On a Bulletin Board

I’m in Durham at their new mall, Streets at Southpoint. I’d driven out there to pick up a few games–Grand Theft Auto: San Andreas had come out that morning for the PC, and my store had sold out. The Southpoint store, though, had extras to spare. So, with new Coldplay in the car stereo, I drove out to Durham.

I’m at the mall. I’ve picked up the games. Head back to Cary? Or maybe pick up some lunch? The idea of lunch has a certain charm….

Lunch it is. There’s a food court, a generally nice one. But what to eat? Nothing’s really jumping out at me. And then I see it.

Five Guys Burgers and Fries.

It’s a burger chain, out of DC, I think. There’s one in Raleigh, at North Hills. I like it. Maybe not quite as much as I like Fuddrucker’s, but that has an appeal for me stretching back into college, so you can understand the pull of sentimentality.

Still, it’s a burger, and a good burger at that, and thus is my lunch choice made.

I’m waiting for the burger, and then I notice. They have a bulletin board, pegged with notes from satisfied customers about how good their burgers are. Most of them look to have been written by children. I could imagine a field trip, elementary school kids buying their lunches, leaving notes.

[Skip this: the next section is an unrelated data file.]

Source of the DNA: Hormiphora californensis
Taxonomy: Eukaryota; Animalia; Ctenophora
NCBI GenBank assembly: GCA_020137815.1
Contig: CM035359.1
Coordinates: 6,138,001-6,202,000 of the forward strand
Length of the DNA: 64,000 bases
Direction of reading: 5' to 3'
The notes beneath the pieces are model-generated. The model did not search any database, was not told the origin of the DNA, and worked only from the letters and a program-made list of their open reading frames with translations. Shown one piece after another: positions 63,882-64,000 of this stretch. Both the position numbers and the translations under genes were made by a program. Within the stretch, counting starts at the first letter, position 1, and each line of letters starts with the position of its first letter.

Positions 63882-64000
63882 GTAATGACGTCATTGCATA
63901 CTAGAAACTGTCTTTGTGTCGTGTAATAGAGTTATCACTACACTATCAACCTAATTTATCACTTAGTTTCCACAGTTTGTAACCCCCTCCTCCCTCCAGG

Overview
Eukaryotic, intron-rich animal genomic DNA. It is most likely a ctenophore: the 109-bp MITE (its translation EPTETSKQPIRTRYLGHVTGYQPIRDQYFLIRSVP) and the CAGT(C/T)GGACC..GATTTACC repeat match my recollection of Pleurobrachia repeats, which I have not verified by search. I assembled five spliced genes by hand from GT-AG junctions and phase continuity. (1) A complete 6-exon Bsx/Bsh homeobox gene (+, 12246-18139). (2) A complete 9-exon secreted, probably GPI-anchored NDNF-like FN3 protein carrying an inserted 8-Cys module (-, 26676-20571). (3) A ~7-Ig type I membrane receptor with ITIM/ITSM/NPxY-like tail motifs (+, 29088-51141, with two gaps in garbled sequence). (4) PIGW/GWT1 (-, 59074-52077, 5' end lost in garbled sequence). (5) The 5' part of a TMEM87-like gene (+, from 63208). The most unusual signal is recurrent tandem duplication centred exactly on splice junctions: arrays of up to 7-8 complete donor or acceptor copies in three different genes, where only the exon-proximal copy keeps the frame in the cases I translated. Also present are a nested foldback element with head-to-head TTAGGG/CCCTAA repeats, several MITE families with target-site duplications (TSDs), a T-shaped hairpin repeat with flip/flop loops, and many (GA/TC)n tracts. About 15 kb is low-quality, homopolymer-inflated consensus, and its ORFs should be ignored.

Then I notice a note, scribbled in crayon.

“I Love Five Guys,” written in orange. Signed, “Bill Clinton.”

Since his surgery, I doubt Clinton’s been to a Five Guys franchise. I wonder if there are any, up in Chappaqua.

Still, it’s neat. Bill Clinton. Five Guys Burgers and Fries.

I eat my cheeseberger. I’m happy.

Published by Allyn

A writer, editor, journalist, sometimes coder, occasional historian, and all-around scholar, Allyn Gibson is the writer for Diamond Comic Distributors' monthly PREVIEWS catalog, used by comic book shops and throughout the comics industry, and the editor for its monthly order forms. In his over ten years in the industry, Allyn has interviewed comics creators and pop culture celebrities, covered conventions, analyzed industry revenue trends, and written copy for comics, toys, and other pop culture merchandise. Allyn is also known for his short fiction (including the Star Trek story "Make-Believe,"the Doctor Who short story "The Spindle of Necessity," and the ReDeus story "The Ginger Kid"). Allyn has been blogging regularly with WordPress since 2004.

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